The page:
Philip DuBarry is the designer of the new game ‘Wisdom of Solomon’. Which will be a reprint and reworking of an older game of his called ‘Kingdom of Solomon’. He has also designed the games ‘Revolution’ and ‘Black Orchestra’.

Can you give us a brief history of yourself and your game designing?

I’ve always been making games, even as a kid. I got into modern board games in the early 2000s, and I came up with a more serious game idea in 2007 called Revolution. Other people actually enjoyed playing it, so I knew something strange was going on, I decided to forge ahead by selling handmade copies on the internet. Phil Reed from Steve Jackson Games ended up buying a copy. He called me out of the blue asking to publish it. After it’s release in 2009, I figured I could make a few more games. I’m been doing that ever since!

You released the game Kingdom of Solomon before and have just released Wisdom of Solomon digitally on Tabletopia. Can you tell us a bit about Wisdom of Solomon? What makes it different?

KoS (and WoS) is a worker placement game set in ancient Israel during the reign of King Solomon. Players gather resources and build structures and a trade network before the temple is finished. The idea was to freshen up the original game and give it another chance in the marketplace. However, as we got into the process, we decided to make fairly extensive changes. Much of the original game remains (buildings, gathering resources, building a network, bonus spaces claimed with all your remaining pawns), but many of the other elements have been overhauled (the market, the temple, the fortune cards, the rules about making networks, and more).

Was there anything about Solomon that prompted you to choose that for a theme?

I felt like it was an underutilized theme. Bible themes in general are often frowned upon. I wanted to make a modern game that happened to have a biblical theme, rather than a bible teaching tool that happened to be a game. The history of King Solomon provides a rich backdrop for the game.

What’s next for Wisdom of Solomon? 

As of now, we are working on raising awareness of the game, especially through Tabletopia. We want to collect more feedback before we lock it all down into its final form. Soon we will be sending out review copies, and shortly thereafter, launching on Kickstarter (hopefully before the summer).

How important is a christian theme when it comes to your game designs? Is it just about general fun or are you hoping each game teaches something biblically?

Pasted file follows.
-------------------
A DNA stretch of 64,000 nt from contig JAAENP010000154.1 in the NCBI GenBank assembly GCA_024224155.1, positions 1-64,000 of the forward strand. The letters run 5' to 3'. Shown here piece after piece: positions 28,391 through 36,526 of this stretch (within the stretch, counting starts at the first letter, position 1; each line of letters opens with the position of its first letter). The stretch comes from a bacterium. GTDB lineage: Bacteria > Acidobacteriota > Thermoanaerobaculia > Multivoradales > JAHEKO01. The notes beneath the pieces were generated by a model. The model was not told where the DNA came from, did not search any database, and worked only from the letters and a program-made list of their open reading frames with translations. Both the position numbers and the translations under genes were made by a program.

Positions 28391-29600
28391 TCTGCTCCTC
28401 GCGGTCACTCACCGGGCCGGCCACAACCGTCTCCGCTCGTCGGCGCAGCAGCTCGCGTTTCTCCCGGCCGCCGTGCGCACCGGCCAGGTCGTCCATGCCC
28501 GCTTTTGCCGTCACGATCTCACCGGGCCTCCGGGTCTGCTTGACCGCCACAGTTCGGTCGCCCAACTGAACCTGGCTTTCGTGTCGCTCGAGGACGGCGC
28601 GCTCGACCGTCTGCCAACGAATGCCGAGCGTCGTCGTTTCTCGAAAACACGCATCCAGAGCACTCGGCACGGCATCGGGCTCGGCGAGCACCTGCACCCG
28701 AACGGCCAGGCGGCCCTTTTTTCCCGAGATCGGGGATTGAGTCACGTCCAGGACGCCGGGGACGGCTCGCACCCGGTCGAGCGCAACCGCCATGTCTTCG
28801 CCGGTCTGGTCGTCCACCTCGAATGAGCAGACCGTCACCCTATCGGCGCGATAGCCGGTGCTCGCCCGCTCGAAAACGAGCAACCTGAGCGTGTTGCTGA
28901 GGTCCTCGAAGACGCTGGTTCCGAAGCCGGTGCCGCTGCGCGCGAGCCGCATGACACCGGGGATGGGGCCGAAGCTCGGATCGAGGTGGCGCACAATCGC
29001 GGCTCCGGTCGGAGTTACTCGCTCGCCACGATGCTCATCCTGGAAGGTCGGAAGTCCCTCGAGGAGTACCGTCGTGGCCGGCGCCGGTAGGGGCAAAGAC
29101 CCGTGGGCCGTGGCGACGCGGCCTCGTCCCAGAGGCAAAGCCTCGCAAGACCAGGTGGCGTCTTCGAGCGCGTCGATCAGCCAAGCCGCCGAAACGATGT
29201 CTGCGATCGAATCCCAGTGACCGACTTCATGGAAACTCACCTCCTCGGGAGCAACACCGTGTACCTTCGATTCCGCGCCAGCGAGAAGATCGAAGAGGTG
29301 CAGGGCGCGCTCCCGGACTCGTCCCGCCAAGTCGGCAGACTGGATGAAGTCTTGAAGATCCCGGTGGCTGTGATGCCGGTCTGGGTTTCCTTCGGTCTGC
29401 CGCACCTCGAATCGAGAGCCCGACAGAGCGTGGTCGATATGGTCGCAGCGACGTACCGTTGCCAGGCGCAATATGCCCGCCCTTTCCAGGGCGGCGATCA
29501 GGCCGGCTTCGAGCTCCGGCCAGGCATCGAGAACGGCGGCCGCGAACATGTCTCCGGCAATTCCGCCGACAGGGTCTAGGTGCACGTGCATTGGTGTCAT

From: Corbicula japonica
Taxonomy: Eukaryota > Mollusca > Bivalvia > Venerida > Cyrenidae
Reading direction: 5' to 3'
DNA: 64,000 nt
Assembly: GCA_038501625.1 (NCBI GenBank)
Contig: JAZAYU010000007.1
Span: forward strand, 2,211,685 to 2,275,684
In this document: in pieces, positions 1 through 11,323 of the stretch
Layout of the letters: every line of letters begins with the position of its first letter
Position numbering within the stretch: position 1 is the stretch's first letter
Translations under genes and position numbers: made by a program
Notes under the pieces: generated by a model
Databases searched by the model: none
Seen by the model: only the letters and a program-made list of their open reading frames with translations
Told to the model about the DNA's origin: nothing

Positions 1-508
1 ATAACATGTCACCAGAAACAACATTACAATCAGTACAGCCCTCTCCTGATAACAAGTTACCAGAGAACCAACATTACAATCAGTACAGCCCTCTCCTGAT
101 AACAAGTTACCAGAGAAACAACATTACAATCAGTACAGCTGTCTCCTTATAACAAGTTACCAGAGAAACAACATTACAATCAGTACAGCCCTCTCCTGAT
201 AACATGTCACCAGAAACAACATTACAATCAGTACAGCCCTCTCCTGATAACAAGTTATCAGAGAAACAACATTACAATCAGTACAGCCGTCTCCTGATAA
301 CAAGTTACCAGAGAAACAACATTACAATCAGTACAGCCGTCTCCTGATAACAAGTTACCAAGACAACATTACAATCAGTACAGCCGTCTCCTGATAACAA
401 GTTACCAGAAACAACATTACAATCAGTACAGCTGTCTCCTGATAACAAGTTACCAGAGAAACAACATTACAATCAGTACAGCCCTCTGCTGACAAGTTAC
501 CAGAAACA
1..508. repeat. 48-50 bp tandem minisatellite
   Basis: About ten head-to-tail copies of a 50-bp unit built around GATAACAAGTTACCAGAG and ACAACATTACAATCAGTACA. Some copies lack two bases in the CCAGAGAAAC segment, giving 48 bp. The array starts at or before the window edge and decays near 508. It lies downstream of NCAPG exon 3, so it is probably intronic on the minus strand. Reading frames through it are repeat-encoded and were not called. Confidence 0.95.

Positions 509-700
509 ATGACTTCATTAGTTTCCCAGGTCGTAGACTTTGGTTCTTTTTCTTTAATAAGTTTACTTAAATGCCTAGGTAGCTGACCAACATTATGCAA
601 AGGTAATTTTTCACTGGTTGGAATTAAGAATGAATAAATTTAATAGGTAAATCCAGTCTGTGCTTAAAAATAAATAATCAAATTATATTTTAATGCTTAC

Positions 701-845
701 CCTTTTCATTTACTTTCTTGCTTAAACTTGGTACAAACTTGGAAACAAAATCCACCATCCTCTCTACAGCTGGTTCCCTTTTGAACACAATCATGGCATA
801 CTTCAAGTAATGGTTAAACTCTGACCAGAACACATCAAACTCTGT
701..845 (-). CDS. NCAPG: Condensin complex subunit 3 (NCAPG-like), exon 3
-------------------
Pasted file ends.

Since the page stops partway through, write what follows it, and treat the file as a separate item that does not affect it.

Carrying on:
KoS and WoS have been the only games with a biblical theme I’ve done so far. As I said above, the goal was always more about the game than about the source material. That being said, the Funhill Games version (WoS) includes a more explicitly Christian treatment. We now even have bible verses on the fortune cards.

As to my other designs, while I don’t usually aim to teach a lesson, I do allow my Christian beliefs to inform the story of the game. For example, Black Orchestra is about assassinating Hitler. One of the characters in the game is Dietrich Bonhoeffer, a pastor and theologian who decided to join the Abwehr (military intelligence) specifically to undermine and plot against the Nazi regime. He saw that fight in terms of his faith, and I want that to be part of the game’s story. I want players to maybe think about some of the larger implications–the nature of evil, what real courage looks like.

How was Kingdom of Solomon received amongst Non-Christian players? Why might someone who is not a believer be hesitant about trying a game with a biblical theme? 

I was pleasantly surprised by its reception in 2011. Some players did have some concerns, but I feel like many of these were won over to the game in the end. There will always be a number of people turned off to a particular theme (especially a culturally divisive one), but my focus on gameplay has helped this not be a big issue. I hope that continues with the release of the new game.

Does this make the design process more difficult?

I suppose it does in some ways. It’s one more factor to consider, although you always need to consider your target audience when designing a game (or at least during development). Designing from a Christian worldview does also challenges me to strive for truth even when presenting the less-savory elements of life. I’m not always successful at this, but it’s on my mind.

Are there obstacles for christians within the game industry?

For the most part, I would say no. You will always have people who have a strong aversion to Christian themes, and you will miss out on some lucrative projects that depend on iconoclastic themes (Cards Against Humanity, etc.) and overly-suggestive themes and art. But a lot of that is self-imposed. The board game industry is quite open-minded and welcoming. Sometimes in the wider culture, this swings only one way, with everyone being tolerated except Christians. But I find the board game world to be truly willing to have almost any discussion. I also think Christians have a lot to add to the conversation about the treatment and inclusion of women and minorities in the gaming hobby (and industry).

What other games would you recommend that the readers would enjoy with their friends and families?

Some of our favorite games lately are: Word Slam, Codenames Duet, Avalon, For Sale, Terra Mystica, Eclipse, and Pandemic: Legacy.

Thank you again for your time. All the best for your future. We pray that God continues to use you and your games in some amazing ways.

Thanks for letting me share some of my thoughts!